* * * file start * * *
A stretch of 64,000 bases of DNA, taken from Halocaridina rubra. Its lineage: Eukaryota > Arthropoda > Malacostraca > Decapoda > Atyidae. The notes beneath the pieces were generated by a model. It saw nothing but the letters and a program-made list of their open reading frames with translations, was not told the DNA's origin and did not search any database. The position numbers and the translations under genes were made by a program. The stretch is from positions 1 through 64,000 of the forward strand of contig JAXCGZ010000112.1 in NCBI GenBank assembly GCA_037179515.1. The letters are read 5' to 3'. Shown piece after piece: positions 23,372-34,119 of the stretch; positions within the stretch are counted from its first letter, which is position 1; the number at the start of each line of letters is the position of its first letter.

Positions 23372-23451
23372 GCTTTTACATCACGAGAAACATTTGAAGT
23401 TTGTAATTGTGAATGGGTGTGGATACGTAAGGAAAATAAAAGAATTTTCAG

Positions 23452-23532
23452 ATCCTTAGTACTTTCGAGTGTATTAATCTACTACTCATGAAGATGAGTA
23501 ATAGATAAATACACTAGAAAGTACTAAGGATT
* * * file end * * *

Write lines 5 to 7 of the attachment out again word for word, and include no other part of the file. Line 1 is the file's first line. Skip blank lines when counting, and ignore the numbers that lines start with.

Positions 23452-23532
23452 ATCCTTAGTACTTTCGAGTGTATTAATCTACTACTCATGAAGATGAGTA
23501 ATAGATAAATACACTAGAAAGTACTAAGGATT